Global News Journal
Beyond the World news headlines
The slow pace of talks between Hamas and Egyptian mediators on Cairo’s proposal for a Gaza ceasefire is raising speculation in Israel over whether the Islamist group is playing for time, hoping to get a better deal once Barack Obama is sworn in as U.S. president on Tuesday.
Israel also has been in no rush to call off the offensive it began on Dec. 27 with the declared aim of ending Hamas rocket attacks on its southern towns.
It now has only less than a week left to put into motion a threatened third phase of the campaign, an all-out push into densely populated Gaza cities, while its strong ally, President George W. Bush, is still in office.
The bloodshed has opened faultlines in the map of Middle East diplomacy, with the Bush administration in its final week standing behind Israel, Europe pressing Israel to call off its attacks and Arab leaders speaking out against the Jewish state.
from India Insight:
It has been a tense game of poker between India and Pakistan since the Mumbai attacks. On the face of it, India had the much stronger hand -- not least because it captured one of the attackers alive and got him to confess to being trained in Pakistan.
But has it played its cards well?
from Pakistan: Now or Never?:
India is piling on the diplomatic pressure to convince the international community to lean on Pakistan to crack down on Islamist militants blamed by New Delhi for the Mumbai attacks.
According to the Times of India, "India has made it clear to the U.S. and Iran as well as Pakistan's key allies, China and Saudi Arabia, that they need to do more to use their clout to pressure Pakistan into acting..." The Press Trust of India (PTI), quoted by The Hindu, said India had used a visit by Saudi Foreign Minister Saud al-Faisal to Delhi to drive home the same message.
Posted by Aws Qusay
I left my home in Baghdad early that day, on tenterhooks as I headed to a job interview for which I had been preparing for weeks.
It was July 2006, five months after the bombing of a revered Shi’ite shrine unleashed a wave of sectarian killing in Iraq. Only the day before, my neighbourhood in southwestern Baghdad was rocked by a huge bomb that destroyed a local mosque.
“Stop Russia,” says the first. The second is a quotation from British World War Two leader Winston Churchill: “Never, never, never give up.”
Tension is mounting around the Black Sea following Russia’s recognition of two Georgian regions, South Ossetia and Abkhazia, as independent states.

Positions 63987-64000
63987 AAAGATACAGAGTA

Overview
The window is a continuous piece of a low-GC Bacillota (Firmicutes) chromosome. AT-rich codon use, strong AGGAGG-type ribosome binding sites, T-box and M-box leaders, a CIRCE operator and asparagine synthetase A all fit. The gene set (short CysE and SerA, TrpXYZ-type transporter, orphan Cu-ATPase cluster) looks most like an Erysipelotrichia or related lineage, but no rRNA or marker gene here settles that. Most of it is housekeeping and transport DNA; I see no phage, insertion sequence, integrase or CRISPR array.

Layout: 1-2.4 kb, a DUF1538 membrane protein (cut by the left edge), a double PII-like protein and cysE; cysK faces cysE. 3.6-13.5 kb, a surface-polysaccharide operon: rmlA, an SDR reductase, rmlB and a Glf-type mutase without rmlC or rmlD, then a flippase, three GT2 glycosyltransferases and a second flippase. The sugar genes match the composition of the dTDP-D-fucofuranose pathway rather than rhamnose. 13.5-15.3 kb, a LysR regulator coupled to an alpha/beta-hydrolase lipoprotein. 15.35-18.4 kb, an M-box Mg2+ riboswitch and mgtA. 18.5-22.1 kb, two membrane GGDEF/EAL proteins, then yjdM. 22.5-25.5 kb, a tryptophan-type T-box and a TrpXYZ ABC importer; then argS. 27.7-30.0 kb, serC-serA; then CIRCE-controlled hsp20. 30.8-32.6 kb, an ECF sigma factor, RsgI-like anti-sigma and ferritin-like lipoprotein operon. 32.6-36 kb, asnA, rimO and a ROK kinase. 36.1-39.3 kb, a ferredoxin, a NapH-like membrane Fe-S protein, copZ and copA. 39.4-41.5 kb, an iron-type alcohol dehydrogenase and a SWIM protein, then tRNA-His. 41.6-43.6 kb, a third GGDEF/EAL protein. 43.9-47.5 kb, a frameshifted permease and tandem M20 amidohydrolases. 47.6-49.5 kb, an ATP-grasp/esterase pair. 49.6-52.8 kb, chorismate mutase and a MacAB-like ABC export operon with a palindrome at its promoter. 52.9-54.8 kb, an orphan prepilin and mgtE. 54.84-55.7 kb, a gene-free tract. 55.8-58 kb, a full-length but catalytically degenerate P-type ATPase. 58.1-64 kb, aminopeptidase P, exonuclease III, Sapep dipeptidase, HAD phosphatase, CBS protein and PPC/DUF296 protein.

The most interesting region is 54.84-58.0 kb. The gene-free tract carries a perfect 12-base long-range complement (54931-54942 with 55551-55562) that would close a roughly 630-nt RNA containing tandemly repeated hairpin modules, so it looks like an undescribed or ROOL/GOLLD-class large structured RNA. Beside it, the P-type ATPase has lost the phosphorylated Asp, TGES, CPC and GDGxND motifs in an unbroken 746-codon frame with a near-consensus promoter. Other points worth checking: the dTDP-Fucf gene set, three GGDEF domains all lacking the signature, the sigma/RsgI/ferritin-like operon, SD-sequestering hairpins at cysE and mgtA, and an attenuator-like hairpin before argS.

Russia said its navy was monitoring ”the build-up of NATO forces in the Black Sea area” as the U.S. Navy shipped humanitarian supplies to Georgia on Wednesday.
The people of South Ossetia and Abkhazia were celebrating on Tuesday after Russian President Dmitry Medvedev signed a decree recognising the independence of the two regions.
Western leaders responded with harsh words. U.S. President George W. Bush said it increased world tensions and Britain called for “the widest possible coalition against Russian aggression in Georgia,” where the two regions lie.
Did Italy unwittingly trigger the crisis in South Ossetia and then play a central role in stopping it? It may not be the view in most of the world but you could come to that conclusion from reading some Italian papers.
First, Georgian President Mikheil Saakashvili was quoted in a report by French intellectual Bernard-Henri Levy on Wednesday, which was reproduced in full on the front page and pages 2 and 3 of Corriere della Sera, as saying that he was first alerted to the situation in South Ossetia by reports in the Italian press that he saw while on a dieting holiday in Italy.
A poster at the entrance to the World War One exhibition at London’s Imperial War Museum depicts the heir to the Austro-Hungarian Empire, the Archduke Franz Ferdinand and his wife, minutes before they were shot dead as they toured the streets of Sarajevo in an open topped car. The two bullets triggered World War One. Alliances quickly came into play and an argument between Austria and Serbia drew in Russia, Germany, France, Belgium and Britain.
Europe was at war.
On August 8 this year Russia sent its forces into Georgia to repel Tbilisi’s attempt to wrest control of the pro-Russian, breakaway region South Ossetia. Georgia, like Ukraine, has been pressing to join NATO but has only been promised membership of the alliance at an unspecified future date. What would have happened if Georgia had already secured NATO membership, as it wished, at the alliance’s meeting in Bucharest back in April?
The Iraqi government says it is negotiating a “time horizon” with the United States for withdrawing its troops from Iraq.
That has Iraqis like me thinking back to how the Americans got here in the first place, and whether the U.S. promises of peace and democracy after the fall of Saddam Hussein five years ago have been fulfilled.